Coalition Efforts

Consumer Action is working on these important issues along with other organizations. If you would like to know more about these issues, please see “More Information” at the end of each article.

 
 

Postings

Trump wants to use credit scores to keep immigrants out of the country
The Department of Homeland Security has issued a terrible proposal that intends to use immigrants’ personal credit information as part of the assessment to qualify for a green card or visa. Using an irrelevant, often error-prone, measure like a credit score to assign immigration status is not only absurd, it misuses credit information, and places financial stress and economic harm on families.

Kathy Kraninger is shockingly unqualified to lead the CFPB
Despite the nominee having no related experience or qualifications, the Senate voted in a lame duck session to confirm Kathy Kraninger as the next director of the Consumer Financial Protection Bureau (CFPB). Advocates urged the Senate to oppose Kraninger for lack of finance, banking regulation, or consumer protection experience, as well as for her central role in administering the inhumane and un-American policy of separating thousands of children from their parents along the southwest border. Kraninger was later approved by Senate in a partisan 50-49 vote, with all Democrats opposing her nomination.

Groups renew call for no poison pill policy riders
Consumer Action is among nearly 50 groups renewing their call to keep spending measures free of poison pill policy riders. Unpopular, unnecessary, partisan provisions that get tacked on in secret have nothing to do with government funding and everything to do with undermining essential programs in order to fill a special interest wish list. Poison pill policy riders also stand in stark contrast to emergency needs that are going unmet, like guarding consumers from scams and corporate wrongdoing, securing our air, land, water and wildlife, and defending our campaign finance and election systems.

Advocates set the bar for upcoming discussion on privacy legislation
34 civil rights, consumer, and privacy organizations join in releasing public interest principles for privacy legislation, because the public needs and deserves strong and comprehensive federal legislation to protect their privacy and afford meaningful redress. The set of principles provides the bare minimum privacy protections advocates want codified in any comprehensive data privacy bill Congress considers.

National comparison data for colleges erased
In reaction to the Education Department’s latest update to the college comparison tool, College Scorecard, consumer, higher education, and student advocates wrote to Secretary Betsy DeVos urging her to reinstate key outcome metrics that provide critical statistics for would-be students, and transparent accountability measures for the individual schools.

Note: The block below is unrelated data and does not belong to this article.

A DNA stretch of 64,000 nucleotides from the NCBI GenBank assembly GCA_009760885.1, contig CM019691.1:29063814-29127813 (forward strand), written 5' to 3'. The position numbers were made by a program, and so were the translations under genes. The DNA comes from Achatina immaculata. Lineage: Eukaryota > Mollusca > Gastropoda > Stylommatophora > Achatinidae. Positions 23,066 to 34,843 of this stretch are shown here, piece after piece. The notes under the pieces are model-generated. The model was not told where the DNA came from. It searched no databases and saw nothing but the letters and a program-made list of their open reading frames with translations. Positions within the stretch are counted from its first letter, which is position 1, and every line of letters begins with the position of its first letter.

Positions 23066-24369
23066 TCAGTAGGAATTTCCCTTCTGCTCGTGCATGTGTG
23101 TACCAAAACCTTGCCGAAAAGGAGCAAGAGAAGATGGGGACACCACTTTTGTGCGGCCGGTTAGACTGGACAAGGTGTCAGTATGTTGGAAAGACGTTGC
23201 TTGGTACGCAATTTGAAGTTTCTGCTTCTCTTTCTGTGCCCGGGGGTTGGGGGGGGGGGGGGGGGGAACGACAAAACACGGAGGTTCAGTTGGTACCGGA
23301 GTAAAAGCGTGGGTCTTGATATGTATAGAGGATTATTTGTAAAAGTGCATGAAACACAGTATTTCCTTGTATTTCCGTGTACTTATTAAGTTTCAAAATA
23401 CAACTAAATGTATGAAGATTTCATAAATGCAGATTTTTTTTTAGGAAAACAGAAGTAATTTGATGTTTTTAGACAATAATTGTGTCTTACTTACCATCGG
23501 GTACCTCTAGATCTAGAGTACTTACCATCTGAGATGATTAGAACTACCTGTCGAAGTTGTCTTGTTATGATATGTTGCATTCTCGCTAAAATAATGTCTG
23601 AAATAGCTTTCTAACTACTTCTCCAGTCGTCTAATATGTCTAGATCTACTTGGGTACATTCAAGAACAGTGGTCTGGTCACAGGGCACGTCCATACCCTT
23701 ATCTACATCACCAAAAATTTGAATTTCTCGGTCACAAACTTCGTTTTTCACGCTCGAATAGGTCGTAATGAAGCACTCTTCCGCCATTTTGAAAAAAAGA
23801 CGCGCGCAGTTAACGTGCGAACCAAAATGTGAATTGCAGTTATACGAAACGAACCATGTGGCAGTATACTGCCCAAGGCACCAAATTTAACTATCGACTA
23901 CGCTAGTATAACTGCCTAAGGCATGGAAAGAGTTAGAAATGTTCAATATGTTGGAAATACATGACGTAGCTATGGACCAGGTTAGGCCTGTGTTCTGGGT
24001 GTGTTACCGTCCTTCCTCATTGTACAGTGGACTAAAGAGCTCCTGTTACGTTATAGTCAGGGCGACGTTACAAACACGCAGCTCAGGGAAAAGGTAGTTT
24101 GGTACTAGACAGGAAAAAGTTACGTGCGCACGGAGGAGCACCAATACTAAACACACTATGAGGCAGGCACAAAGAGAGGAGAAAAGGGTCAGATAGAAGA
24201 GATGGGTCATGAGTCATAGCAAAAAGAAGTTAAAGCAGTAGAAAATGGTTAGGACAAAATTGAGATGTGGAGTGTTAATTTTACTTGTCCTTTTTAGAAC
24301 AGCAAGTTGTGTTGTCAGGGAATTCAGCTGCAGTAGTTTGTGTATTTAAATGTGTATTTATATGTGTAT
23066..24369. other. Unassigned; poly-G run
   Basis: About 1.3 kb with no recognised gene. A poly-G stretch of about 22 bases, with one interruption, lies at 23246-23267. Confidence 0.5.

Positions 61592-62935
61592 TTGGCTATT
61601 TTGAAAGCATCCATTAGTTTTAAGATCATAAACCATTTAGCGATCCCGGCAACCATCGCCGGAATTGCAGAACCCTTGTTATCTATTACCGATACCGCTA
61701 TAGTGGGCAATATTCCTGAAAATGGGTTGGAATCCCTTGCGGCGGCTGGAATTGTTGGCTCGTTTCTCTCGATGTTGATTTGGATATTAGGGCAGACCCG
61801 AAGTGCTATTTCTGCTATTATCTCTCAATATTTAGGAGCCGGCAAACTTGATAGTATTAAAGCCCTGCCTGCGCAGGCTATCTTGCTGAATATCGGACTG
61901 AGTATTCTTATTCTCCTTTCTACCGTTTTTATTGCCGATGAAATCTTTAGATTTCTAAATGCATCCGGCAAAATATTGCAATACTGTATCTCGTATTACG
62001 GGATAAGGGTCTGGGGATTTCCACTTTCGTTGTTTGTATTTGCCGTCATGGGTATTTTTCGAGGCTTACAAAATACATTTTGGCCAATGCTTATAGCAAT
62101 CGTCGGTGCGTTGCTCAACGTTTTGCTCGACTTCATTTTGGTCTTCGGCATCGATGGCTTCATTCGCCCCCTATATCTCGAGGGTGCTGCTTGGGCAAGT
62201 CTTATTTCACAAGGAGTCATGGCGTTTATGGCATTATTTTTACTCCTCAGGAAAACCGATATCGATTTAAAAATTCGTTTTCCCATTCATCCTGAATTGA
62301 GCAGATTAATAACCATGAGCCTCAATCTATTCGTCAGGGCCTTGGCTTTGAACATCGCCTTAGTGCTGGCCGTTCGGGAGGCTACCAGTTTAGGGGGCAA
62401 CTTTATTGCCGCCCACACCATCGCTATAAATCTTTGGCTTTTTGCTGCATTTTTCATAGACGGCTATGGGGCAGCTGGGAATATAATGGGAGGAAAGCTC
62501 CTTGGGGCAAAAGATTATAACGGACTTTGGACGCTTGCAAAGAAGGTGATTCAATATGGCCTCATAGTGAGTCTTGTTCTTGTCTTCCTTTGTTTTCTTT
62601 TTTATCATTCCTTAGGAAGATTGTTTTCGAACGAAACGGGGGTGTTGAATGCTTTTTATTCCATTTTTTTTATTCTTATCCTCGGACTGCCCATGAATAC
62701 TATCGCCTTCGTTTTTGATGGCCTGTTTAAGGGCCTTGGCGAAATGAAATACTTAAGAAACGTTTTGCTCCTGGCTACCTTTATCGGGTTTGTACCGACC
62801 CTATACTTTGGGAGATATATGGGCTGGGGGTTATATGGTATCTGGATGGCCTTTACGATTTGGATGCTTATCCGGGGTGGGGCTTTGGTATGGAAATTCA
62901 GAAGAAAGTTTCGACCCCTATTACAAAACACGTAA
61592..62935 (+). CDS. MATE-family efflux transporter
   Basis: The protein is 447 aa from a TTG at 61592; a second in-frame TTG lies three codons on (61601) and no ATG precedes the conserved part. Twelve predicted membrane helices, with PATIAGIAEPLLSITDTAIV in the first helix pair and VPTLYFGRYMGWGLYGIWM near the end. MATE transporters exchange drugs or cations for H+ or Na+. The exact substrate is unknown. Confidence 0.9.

Strong, meaningful, and comprehensive privacy principles are needed to protect consumers
In comments submitted to the National Telecommunications and Information Administration (NTIA), advocates offered suggested improvements to NTIA’s data privacy policy recommendations for the Trump Administration. The current proposal, with its risk-management rather than rights-based approach, does not provide an acceptable roadmap for the kind of privacy protection that Americans need.

Hands off the Medicare donut hole deal
Consumer Action joined a coalition of over 40 advocates in calling on Congress to reject any measures that would increase prescription drug costs for consumers, including rolling back the provisions in the Bipartisan Budget Act of 2018 that make brand-name prescription drugs more affordable for people with Medicare—specifically the 70% discount required from pharmaceutical companies in the donut hole.

Trump administration to roll back fuel efficiency requirements
In comments to the Environmental Protection Agency, coalition advocates argue that the cuts outlined in Trump administration’s so-called Safe and Affordable Fuel Efficient rule, pose a threat to public safety by weakening Clean Air standards and driving up costs for consumers—harming low-income households the most with higher fuel costs, while driving up asthma rates and premature deaths.

A major victory for cheated students on borrower defense regulations
A federal judge sided with consumer advocates and ruled that Education Secretary Betsy DeVos' delay of a key student borrower protection rule was improper and unlawful. Judge Moss also rejected a request to postpone enforcement of the Borrower Defense Rule by an association of for-profit colleges. This meant the 2016 Obama-era regulation aimed at providing relief for scammed student-loan borrowers took effect immediately, despite efforts by the Department of Education and the for-profit college industry to delay it.

Consumer advocates oppose loosening rules for FinTech providers
Consumer Action joined a coalition of 50 public interest groups in sharply criticizing the Consumer Financial Protection Bureau’s (CFPB) proposal to gut important consumer protection rules, especially for FinTech companies, arguing the agency does not have the authority to create potentially unlimited exemptions from the very regulations that the CFPB is obligated to enforce.

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